Why Gamers Should Be Wary Of Microsoft's PC Gaming Push

We know that Microsoft is wanting to commit to cross-play functionality, which is the ability to buy a game on one platform, and have it work for the other. This looks like a big win for both Xbox One and PC gamers alike, but people are still upset about the loss of exclusivity to Xbox One titles. I explained earlier in the week why that's hardly a reality. But there is a good reason to be cautious about this new concept.

As I said before, this looks to be a fantastic idea that will give gamers more flexibility about how they choose to play their games. So why the caution for this new idea? The main reason is that this is not a new idea. I'm not talking about Sony's ability to play games on both the PS4 and the Vita. I'm talking about the time where Microsoft tried to bring together both Xbox and PC, for gaming. I'm talking about Games for Windows Live.

If you're a PC gamer who owned any of the games that used Games for Windows Live, then you probably remember how much of a pain it could be. It started out with the best of intentions. While you didn't get a free PC copy when you bought an Xbox version of a game, there was a time when they offered a discount for buying both at the same time. I believe that for Arcade games, the price was 240 Microsoft Points (yeah, remember those?) for a single license, and 400 MS Points to have the game on both platforms.

That particular functionality was alright I guess, though I can't ever recall a time when I wanted to go ahead and pay an extra 40%, just in case I wanted to play a game on the other platform. It was a nice gesture, but it wasn't exactly a successful idea.

What Microsoft's cross-buy initiative means

So what was wrong with Games for Windows Live? Well, first you needed to login to your Xbox Live account, to play any of the games that had that feature enabled. The interface was clunky at best, and I recall always running into some sort of issue, whenever friends would come over to play games like GTA IV. Sometimes it would need updates that would make you log out, then restart the game, and sometimes restart the entire machine. Then you'd launch the game, only to find out that there was yet another update, and the process would begin again. Meanwhile, the game itself had been up to date the entire time, and it was just GFWL that needed all of your time.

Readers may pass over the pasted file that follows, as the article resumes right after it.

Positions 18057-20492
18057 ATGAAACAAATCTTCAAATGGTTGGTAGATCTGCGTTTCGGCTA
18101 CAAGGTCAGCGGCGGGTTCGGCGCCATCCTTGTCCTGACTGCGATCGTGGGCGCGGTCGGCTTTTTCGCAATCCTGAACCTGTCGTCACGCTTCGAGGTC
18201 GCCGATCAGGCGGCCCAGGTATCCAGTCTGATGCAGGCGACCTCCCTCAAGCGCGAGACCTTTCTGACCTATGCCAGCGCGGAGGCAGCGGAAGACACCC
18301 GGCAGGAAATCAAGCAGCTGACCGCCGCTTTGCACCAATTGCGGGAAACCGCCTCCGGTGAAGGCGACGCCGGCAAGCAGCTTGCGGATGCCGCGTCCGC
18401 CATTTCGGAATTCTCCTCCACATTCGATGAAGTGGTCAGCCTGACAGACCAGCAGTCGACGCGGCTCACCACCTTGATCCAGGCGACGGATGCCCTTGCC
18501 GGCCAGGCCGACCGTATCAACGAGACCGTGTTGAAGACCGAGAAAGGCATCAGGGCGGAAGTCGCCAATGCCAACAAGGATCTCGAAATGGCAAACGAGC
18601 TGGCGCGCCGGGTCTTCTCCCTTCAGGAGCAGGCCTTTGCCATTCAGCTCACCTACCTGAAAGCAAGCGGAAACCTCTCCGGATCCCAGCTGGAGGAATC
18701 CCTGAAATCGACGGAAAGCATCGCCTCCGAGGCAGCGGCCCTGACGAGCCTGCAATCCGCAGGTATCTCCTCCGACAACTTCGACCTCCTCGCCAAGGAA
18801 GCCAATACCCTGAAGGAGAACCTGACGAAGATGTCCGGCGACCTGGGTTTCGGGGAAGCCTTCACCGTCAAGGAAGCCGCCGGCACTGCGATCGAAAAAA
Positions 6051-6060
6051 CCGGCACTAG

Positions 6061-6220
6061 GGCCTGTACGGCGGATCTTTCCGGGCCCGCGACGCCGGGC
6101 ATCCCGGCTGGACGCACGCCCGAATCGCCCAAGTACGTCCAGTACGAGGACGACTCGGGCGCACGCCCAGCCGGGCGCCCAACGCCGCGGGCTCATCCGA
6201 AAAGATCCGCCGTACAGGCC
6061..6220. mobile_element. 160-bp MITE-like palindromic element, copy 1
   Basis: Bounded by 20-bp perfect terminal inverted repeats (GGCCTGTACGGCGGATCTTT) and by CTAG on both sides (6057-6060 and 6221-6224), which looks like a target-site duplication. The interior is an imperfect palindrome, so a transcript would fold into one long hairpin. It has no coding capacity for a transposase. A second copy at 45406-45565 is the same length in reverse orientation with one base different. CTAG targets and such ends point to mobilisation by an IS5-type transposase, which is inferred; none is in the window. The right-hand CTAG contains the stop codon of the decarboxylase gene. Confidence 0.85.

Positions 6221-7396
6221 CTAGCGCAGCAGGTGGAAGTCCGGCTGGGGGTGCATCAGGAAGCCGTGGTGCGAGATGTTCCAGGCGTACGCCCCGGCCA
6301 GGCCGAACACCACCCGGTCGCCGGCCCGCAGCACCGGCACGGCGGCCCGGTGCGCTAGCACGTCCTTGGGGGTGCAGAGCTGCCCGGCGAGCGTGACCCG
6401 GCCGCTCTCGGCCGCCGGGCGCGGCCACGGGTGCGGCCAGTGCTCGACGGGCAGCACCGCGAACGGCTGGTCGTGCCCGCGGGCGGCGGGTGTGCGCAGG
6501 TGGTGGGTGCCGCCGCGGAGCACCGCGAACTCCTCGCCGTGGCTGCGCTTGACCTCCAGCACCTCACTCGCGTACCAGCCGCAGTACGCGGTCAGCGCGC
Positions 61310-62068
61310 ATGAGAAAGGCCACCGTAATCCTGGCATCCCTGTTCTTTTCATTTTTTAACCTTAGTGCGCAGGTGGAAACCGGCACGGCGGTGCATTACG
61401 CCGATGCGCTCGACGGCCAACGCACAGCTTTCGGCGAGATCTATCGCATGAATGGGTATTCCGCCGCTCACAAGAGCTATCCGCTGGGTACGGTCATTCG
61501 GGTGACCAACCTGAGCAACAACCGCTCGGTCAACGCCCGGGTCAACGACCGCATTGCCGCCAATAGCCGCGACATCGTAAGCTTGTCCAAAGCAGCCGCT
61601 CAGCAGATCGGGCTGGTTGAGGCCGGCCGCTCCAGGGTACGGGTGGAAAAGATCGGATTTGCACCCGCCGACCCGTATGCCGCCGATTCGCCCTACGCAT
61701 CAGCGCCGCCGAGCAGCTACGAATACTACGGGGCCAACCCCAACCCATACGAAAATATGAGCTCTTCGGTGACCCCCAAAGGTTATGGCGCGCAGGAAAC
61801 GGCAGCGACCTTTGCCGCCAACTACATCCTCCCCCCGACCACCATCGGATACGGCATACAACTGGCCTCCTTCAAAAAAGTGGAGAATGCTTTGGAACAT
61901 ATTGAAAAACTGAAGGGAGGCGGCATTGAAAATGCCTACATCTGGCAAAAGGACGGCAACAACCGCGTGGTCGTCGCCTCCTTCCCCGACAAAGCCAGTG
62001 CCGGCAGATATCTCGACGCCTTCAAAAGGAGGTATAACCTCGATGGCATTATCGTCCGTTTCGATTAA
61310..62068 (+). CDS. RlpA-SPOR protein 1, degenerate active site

Even when it did work properly, and no updates were required, there were still issues to be contended with. Let's say that you have an Xbox somewhere in the house, and someone wanted to watch Netflix on it, while you played GTA IV upstairs on your PC. This wasn't possible. Why? Because your Xbox Live account couldn't be logged in on more than one device. To get around this, I had to have a separate Xbox Live account for my PC, which defeated the entire purpose of having the Xbox experience on my computer. My achievements weren't saved on my main account, I had to re-add all of my friends that I played with. In short, I might as well have been using some other platform altogether.

After a few years, people grew to hate the service, even avoiding games that used it, just because they didn't want to have to deal with it anymore. I remember when Dark Souls was announced for the PC, it was slated to use GFWL, and people rallied against it. The original Change.org petition still exists, and it closed with nearly 24,000 signatures from gamers who didn't want them to use Microsoft's broken system. It fell on deaf ears.

Eventually, Microsoft shut down the Games for Windows Live Marketplace, and no new games were developed using the service. Around 40% of the games that were released under GFWL moved their online services to use something else, primarily Steamworks. The others still work, as Microsoft has left their servers running. However, I think most PC gamers are thankful that no new games have utilized the broken service for a few years now.

Microsoft has had plenty of time to learn from the mistakes of Games for Windows Live, but that doesn't mean that some of the same issues won't crop up. Since Quantum Break will be exclusive to the Windows Store, that means we won't be seeing it on Steam. Here's hoping that when it makes it out on April 15th that we won't see any of the same issues from the GFWL days.